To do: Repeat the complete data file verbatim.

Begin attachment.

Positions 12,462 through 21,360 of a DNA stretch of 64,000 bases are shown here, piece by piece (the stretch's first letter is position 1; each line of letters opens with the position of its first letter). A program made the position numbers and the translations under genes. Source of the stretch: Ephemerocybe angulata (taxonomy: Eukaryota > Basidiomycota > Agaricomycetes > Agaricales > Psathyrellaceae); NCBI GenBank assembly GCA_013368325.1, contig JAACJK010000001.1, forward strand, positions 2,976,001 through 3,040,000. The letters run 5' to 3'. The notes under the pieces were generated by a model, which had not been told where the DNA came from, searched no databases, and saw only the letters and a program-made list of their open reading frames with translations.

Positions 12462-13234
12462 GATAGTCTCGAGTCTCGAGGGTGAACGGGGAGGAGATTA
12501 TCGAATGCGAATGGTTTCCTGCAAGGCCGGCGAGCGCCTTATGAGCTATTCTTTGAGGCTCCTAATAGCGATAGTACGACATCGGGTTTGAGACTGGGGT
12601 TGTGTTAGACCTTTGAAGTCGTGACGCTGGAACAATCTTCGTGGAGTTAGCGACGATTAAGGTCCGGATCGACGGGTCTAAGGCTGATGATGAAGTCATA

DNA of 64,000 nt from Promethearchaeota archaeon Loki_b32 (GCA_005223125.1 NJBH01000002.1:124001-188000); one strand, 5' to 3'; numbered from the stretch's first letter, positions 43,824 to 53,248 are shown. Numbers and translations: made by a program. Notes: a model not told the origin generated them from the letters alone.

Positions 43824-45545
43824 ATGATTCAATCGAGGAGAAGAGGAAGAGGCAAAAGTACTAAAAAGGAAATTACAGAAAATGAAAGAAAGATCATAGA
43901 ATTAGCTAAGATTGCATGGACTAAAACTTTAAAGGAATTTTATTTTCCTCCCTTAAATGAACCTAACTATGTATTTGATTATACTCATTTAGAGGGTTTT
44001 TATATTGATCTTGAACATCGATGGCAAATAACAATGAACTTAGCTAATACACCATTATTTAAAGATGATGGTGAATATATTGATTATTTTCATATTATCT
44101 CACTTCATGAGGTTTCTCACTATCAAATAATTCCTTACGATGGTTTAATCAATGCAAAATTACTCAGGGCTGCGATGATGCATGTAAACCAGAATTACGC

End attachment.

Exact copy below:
Positions 12,462 through 21,360 of a DNA stretch of 64,000 bases are shown here, piece by piece (the stretch's first letter is position 1; each line of letters opens with the position of its first letter). A program made the position numbers and the translations under genes. Source of the stretch: Ephemerocybe angulata (taxonomy: Eukaryota > Basidiomycota > Agaricomycetes > Agaricales > Psathyrellaceae); NCBI GenBank assembly GCA_013368325.1, contig JAACJK010000001.1, forward strand, positions 2,976,001 through 3,040,000. The letters run 5' to 3'. The notes under the pieces were generated by a model, which had not been told where the DNA came from, searched no databases, and saw only the letters and a program-made list of their open reading frames with translations.

Positions 12462-13234
12462 GATAGTCTCGAGTCTCGAGGGTGAACGGGGAGGAGATTA
12501 TCGAATGCGAATGGTTTCCTGCAAGGCCGGCGAGCGCCTTATGAGCTATTCTTTGAGGCTCCTAATAGCGATAGTACGACATCGGGTTTGAGACTGGGGT
12601 TGTGTTAGACCTTTGAAGTCGTGACGCTGGAACAATCTTCGTGGAGTTAGCGACGATTAAGGTCCGGATCGACGGGTCTAAGGCTGATGATGAAGTCATA

DNA of 64,000 nt from Promethearchaeota archaeon Loki_b32 (GCA_005223125.1 NJBH01000002.1:124001-188000); one strand, 5' to 3'; numbered from the stretch's first letter, positions 43,824 to 53,248 are shown. Numbers and translations: made by a program. Notes: a model not told the origin generated them from the letters alone.

Positions 43824-45545
43824 ATGATTCAATCGAGGAGAAGAGGAAGAGGCAAAAGTACTAAAAAGGAAATTACAGAAAATGAAAGAAAGATCATAGA
43901 ATTAGCTAAGATTGCATGGACTAAAACTTTAAAGGAATTTTATTTTCCTCCCTTAAATGAACCTAACTATGTATTTGATTATACTCATTTAGAGGGTTTT
44001 TATATTGATCTTGAACATCGATGGCAAATAACAATGAACTTAGCTAATACACCATTATTTAAAGATGATGGTGAATATATTGATTATTTTCATATTATCT
44101 CACTTCATGAGGTTTCTCACTATCAAATAATTCCTTACGATGGTTTAATCAATGCAAAATTACTCAGGGCTGCGATGATGCATGTAAACCAGAATTACGC